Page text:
I want to add my voice to the hopeful expectation of the Measure to be introduced with regard to an organised service of salaried midwives. It is a very difficult subject. It is easy enough for us all to assent to that pronouncement, but the difficulties will be before us when the Measure is introduced. I had the privilege of helping to put into operation the first Midwives Act, 1902, and consequently for 33 years I have watched the difficulties, and the advantages of the working of this provision, which is so vital to the whole community and requires considerable strengthening and helping, as is proposed in the Gracious Speech. The subject raises many thorny issues including the whole question of a salaries service and how far the State is to support any one profession however useful. How far will it be possible to get an arrangement partly under the local authorities and in co-operation with the voluntary associations so as not to spoil voluntary effort? I know that a certain section of political opinion is adverse to the use of voluntary effort and considers that voluntary effort or private enterprise is not the solution of these problems. I hope, at the same time, our hon. Friends on the opposite benches will recognise the necessity, from the point of view of expediency, of using the organisations which are in existence at the present time.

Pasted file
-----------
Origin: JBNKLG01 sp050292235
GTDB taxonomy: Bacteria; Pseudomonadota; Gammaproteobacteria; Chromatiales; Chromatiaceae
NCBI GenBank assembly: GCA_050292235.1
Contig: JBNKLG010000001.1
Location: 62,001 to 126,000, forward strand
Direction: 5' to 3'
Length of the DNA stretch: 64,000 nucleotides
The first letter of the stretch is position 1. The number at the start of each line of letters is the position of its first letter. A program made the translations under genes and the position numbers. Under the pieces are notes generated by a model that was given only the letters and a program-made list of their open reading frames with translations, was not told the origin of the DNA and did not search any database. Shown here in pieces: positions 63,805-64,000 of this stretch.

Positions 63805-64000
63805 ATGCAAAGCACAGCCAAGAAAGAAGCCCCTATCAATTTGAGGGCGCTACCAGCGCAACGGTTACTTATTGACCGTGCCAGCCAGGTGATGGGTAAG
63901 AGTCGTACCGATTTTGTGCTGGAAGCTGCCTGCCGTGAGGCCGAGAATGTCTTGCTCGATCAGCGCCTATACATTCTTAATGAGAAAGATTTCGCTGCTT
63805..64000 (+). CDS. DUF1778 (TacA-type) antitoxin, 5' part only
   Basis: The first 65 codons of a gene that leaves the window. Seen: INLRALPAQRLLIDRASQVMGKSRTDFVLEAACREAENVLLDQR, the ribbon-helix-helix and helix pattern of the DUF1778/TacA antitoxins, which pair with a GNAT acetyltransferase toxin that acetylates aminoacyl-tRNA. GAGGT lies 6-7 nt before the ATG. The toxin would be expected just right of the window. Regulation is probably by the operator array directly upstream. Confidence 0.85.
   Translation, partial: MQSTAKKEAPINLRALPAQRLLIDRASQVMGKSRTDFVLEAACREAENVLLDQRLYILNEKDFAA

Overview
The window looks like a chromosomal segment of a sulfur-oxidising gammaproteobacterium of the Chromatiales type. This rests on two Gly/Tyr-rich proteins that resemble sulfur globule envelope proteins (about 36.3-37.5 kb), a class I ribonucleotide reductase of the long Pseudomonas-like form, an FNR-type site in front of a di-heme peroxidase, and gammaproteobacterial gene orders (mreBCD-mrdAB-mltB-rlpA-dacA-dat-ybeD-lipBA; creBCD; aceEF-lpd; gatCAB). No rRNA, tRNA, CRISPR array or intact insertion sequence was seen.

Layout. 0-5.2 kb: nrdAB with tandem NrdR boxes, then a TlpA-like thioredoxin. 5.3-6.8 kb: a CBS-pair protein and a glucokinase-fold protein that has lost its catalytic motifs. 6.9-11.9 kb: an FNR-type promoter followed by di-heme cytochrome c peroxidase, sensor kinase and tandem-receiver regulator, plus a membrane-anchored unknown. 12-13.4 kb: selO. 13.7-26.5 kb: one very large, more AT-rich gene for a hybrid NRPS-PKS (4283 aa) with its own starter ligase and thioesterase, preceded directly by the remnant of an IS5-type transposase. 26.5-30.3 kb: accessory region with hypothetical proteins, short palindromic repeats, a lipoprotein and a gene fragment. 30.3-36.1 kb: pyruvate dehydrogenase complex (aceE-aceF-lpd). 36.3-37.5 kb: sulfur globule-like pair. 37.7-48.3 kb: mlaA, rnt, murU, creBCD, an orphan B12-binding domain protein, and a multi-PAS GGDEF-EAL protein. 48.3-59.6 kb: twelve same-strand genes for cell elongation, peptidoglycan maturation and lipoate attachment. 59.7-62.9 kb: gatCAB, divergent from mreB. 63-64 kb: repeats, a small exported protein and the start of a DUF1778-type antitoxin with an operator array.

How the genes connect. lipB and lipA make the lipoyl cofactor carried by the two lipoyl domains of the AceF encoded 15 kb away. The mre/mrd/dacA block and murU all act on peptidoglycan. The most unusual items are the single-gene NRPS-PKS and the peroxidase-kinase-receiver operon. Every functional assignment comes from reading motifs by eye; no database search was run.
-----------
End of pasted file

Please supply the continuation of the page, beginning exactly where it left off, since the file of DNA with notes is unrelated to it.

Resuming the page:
Maternity is an extraordinarily difficult and intricate matter and of great importance to the nation, and especially at the time of confinement the intimate and personal service of private voluntary associations is of the very first importance. I hope, therefore, that we shall manage to make every effort, quite apart from our political principles, to secure co-operation between the local organisations and local authorities on the one hand, and private organisations, such as county and borough nursing associations, which have done excellent work. If we can get that co-ordination, I hope that all parties in the House will join in giving an unopposed passage to the Bill, so that it may become law before we rise for the summer holidays.